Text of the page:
The Top 5 Ken Taylor Future Prints
By Ben Brooks
In light of his upcoming gallery show, I previously took a look back at my favorite Ken Taylor work from over the past few years. In this installment, I'll be listing five prints I hope to see Taylor tackle in the future based on my own personal preference and what I think would fit his style.
If you missed my "Past" piece, you can find it here. Let's get started!
The film "Seven" is a modern classic, with great performances by all involved, especially Kevin Spacey. It also has a wealth of iconic imagery -- the box in the field, for instance -- that would serve as perfect inspiration for alternative artwork.
There is so much being said about society and religion in the film that could be thoughtfully conveyed through Taylor's work. His moody compositions, such as the recently teased print for Children of Men, could perfectly capture the feel and themes of the film. While we don't know whether Mondo has the rights to Seven, my fingers are crossed that we one day get to see this happen.
4) The Goonies
Turning to the opposite end of the film spectrum, we have the light hearted and fun "Goonies." For kids of a certain generation, i.e., those born in the late 70s and 80s, Goonies is a film that helps define their childhood. I still remember watching it on TV whenever it was on, and getting lost in their adventure, dreaming that it could someday happen to me.
While Randy Ortiz's take on the film is an absolute knockout that is worthy of being hung in any Goonie fan's home, I think Taylor could do something great and different. Similar to the image above, we could get a character piece depicting the Goonies during an adventure. Taylor's recent bright character work for Alice in Wonderland could serve as stylistic inspiration, which would be unique from the artwork currently out there.
3) A Nightmare on Elm Street
The original Nightmare on Elm Street is a horror classic. So who better to tackle it than the man that made one of the best Halloween posters ever?
While there have been some good entries in the "Nightmare" series commissioned by Mondo, there isn't one as iconic as Taylor's Halloween. Much like his Poltergeist and Halloween, Taylor could surround the piece with impending doom without actually showing it.
What makes the film work so well is that it takes something that's supposed to be comforting, and turns it into something terrifying. Taylor's prowess for capturing those themes could work perfectly for the film.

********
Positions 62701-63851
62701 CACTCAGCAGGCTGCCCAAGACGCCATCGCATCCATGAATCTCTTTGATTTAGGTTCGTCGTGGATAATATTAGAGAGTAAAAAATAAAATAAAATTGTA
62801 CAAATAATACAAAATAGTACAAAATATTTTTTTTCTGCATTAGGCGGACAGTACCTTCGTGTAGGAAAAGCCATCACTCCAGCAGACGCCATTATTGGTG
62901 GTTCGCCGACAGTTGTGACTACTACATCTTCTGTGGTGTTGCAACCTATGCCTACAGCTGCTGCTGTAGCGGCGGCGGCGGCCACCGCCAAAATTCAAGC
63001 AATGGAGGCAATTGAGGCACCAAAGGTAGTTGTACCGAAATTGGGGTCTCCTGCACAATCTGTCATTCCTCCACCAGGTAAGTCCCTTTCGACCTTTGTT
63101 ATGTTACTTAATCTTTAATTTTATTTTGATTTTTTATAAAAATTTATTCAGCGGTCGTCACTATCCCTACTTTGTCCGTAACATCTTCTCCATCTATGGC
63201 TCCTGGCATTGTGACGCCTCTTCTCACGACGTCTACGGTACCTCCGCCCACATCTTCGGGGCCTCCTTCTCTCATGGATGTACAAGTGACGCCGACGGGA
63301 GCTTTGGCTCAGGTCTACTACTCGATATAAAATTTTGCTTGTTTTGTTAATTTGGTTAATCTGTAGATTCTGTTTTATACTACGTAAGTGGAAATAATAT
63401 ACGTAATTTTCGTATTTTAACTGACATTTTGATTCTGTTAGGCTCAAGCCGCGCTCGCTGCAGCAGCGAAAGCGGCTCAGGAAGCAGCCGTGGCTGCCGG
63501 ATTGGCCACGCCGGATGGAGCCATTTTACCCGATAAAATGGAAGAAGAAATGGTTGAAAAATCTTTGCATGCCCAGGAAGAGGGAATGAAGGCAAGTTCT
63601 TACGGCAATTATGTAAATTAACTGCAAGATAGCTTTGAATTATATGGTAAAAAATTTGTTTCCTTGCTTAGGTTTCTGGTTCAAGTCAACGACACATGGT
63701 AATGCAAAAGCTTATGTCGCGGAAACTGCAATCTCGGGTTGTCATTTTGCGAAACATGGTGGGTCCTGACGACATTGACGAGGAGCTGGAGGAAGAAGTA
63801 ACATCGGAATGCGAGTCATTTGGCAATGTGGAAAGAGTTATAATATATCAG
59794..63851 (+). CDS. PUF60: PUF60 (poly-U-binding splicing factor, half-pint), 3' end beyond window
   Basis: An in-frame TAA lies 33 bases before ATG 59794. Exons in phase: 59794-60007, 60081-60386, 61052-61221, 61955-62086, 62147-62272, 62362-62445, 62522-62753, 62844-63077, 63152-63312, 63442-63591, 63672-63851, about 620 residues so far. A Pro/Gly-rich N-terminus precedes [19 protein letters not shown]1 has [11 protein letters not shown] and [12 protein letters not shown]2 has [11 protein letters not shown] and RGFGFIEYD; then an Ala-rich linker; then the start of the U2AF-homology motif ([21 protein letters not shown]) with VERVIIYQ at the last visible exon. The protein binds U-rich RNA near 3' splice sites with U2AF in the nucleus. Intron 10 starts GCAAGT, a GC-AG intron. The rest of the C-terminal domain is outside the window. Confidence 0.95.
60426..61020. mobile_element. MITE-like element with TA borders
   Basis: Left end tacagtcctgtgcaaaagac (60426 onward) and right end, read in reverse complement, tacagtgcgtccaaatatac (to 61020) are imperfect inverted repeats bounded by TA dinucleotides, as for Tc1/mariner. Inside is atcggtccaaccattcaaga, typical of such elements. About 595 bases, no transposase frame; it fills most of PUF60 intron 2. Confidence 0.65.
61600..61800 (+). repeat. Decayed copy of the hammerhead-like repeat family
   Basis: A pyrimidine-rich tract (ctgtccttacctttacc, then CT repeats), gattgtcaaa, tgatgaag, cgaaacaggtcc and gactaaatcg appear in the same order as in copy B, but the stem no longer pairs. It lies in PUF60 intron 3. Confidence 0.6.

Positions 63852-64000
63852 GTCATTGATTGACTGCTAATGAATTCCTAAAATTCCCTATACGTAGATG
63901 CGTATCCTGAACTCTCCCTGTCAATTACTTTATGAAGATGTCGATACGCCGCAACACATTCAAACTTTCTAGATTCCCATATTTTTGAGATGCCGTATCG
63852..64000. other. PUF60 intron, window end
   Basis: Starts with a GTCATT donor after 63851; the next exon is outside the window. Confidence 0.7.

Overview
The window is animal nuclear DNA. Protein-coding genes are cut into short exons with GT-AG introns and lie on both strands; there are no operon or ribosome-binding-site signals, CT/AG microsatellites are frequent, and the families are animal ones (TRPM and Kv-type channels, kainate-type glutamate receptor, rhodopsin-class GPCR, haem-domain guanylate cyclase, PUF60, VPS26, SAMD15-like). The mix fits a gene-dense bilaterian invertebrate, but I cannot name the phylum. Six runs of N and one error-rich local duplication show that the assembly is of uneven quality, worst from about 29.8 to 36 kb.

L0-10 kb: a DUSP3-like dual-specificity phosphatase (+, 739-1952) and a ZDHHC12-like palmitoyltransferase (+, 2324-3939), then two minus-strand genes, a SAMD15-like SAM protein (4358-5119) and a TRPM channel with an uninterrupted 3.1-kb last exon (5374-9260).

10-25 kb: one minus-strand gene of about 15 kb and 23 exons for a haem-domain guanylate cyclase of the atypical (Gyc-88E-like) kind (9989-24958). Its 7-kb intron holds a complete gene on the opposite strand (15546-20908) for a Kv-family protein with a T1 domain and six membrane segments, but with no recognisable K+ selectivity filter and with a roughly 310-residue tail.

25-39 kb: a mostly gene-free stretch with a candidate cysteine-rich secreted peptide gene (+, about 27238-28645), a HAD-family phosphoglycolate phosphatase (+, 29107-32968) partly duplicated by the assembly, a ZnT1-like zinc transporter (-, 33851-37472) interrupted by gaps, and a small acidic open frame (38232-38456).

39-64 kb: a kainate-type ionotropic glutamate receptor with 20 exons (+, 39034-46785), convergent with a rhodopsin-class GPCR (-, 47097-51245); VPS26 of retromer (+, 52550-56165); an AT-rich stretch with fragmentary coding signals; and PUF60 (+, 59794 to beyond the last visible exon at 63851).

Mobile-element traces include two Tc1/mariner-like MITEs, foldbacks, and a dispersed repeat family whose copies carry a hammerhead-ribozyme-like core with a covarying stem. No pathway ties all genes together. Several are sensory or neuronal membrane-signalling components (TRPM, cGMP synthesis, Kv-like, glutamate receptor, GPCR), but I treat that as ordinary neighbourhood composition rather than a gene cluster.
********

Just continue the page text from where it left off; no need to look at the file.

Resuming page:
2) No Country for Old Men
Ahhh, the piece that never was, aka Taylor's poster equivalent of Jodorowsky's Dune. As can be seen from the image above, which was part of the Mondo Book Mondonomicon, Taylor created what looks to be a great print for the film that never saw the light of day.
Much like Martin Ansin's amazing Studio Ghibli print that got rejected, we may never see a Taylor print for No Country for Old Men. However, based on the above image and the quality of the film, I really hope we do at some point.
1) The Dark Knight
Since the alternative film print market started expanding in 2010, it has shown no signs of slowing down. It seems like so many iconic films have been tackled, many of them dozens of times. After a while fans are hungry for new properties to be tackled by their favorite artists, and it sometimes feels like many great films already have a perfect alternative print to match. This is particularly true for newer films because likeness and license rights are sometimes easier to bundle together when the studio has both during the initial window it has to promote a new film.
However, there are several gaping exceptions to the above, including the Dark Knight. One would think that the most iconic and acclaimed superhero film of the last decade, and maybe ever, would have too many prints. But in reality, there is not one iconic Dark Knight Print that has been released to date. There is no Taylor Halloween, or Moss Star Wars equivalent for the Dark Knight, and it seems like some sort of incredible oversight.
Now, Mondo had the license at one point and released a couple of prints, including Olly Moss' timed edition. And don't get me wrong, the previously released prints were all good. But none of them are iconic, and Taylor could be the man to fix that.
Take a look at his Man of Steel print. He absolutely nailed the character. It's a simple, beautiful image that completely captures Superman. Think of all the classic imagery in the Dark Knight films, especially Ledger's Joker, and imagine Taylor getting a shot to put that mayhem on the page. Here's hoping we get that iconic print one day.
See you next time!
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